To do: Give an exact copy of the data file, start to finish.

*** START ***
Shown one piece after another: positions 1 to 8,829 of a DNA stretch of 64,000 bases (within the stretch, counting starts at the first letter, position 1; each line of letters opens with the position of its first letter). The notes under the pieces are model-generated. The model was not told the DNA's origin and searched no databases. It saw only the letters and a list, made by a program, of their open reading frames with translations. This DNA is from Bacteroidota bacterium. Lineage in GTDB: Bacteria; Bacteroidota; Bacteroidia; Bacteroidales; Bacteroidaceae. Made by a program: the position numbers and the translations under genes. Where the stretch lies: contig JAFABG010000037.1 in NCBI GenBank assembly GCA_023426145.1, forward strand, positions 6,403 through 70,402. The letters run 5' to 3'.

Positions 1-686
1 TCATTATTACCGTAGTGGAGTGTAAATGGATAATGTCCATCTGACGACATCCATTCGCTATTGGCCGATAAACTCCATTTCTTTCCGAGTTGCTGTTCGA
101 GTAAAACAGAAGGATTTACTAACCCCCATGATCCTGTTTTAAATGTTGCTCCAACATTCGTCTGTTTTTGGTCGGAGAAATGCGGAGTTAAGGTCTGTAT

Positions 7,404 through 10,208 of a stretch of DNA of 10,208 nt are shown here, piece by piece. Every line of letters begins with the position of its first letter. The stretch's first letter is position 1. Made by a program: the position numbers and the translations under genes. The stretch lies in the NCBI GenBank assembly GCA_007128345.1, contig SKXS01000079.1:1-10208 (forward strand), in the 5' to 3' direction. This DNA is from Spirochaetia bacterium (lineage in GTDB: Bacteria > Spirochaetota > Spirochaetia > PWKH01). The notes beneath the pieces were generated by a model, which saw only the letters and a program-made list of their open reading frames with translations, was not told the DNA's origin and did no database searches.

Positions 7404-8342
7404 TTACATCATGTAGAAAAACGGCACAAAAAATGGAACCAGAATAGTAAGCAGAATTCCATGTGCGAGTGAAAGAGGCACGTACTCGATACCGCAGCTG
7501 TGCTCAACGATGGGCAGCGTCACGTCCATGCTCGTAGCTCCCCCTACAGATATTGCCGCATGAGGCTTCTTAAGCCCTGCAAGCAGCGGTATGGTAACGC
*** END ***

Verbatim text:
Shown one piece after another: positions 1 to 8,829 of a DNA stretch of 64,000 bases (within the stretch, counting starts at the first letter, position 1; each line of letters opens with the position of its first letter). The notes under the pieces are model-generated. The model was not told the DNA's origin and searched no databases. It saw only the letters and a list, made by a program, of their open reading frames with translations. This DNA is from Bacteroidota bacterium. Lineage in GTDB: Bacteria; Bacteroidota; Bacteroidia; Bacteroidales; Bacteroidaceae. Made by a program: the position numbers and the translations under genes. Where the stretch lies: contig JAFABG010000037.1 in NCBI GenBank assembly GCA_023426145.1, forward strand, positions 6,403 through 70,402. The letters run 5' to 3'.

Positions 1-686
1 TCATTATTACCGTAGTGGAGTGTAAATGGATAATGTCCATCTGACGACATCCATTCGCTATTGGCCGATAAACTCCATTTCTTTCCGAGTTGCTGTTCGA
101 GTAAAACAGAAGGATTTACTAACCCCCATGATCCTGTTTTAAATGTTGCTCCAACATTCGTCTGTTTTTGGTCGGAGAAATGCGGAGTTAAGGTCTGTAT

Positions 7,404 through 10,208 of a stretch of DNA of 10,208 nt are shown here, piece by piece. Every line of letters begins with the position of its first letter. The stretch's first letter is position 1. Made by a program: the position numbers and the translations under genes. The stretch lies in the NCBI GenBank assembly GCA_007128345.1, contig SKXS01000079.1:1-10208 (forward strand), in the 5' to 3' direction. This DNA is from Spirochaetia bacterium (lineage in GTDB: Bacteria > Spirochaetota > Spirochaetia > PWKH01). The notes beneath the pieces were generated by a model, which saw only the letters and a program-made list of their open reading frames with translations, was not told the DNA's origin and did no database searches.

Positions 7404-8342
7404 TTACATCATGTAGAAAAACGGCACAAAAAATGGAACCAGAATAGTAAGCAGAATTCCATGTGCGAGTGAAAGAGGCACGTACTCGATACCGCAGCTG
7501 TGCTCAACGATGGGCAGCGTCACGTCCATGCTCGTAGCTCCCCCTACAGATATTGCCGCATGAGGCTTCTTAAGCCCTGCAAGCAGCGGTATGGTAACGC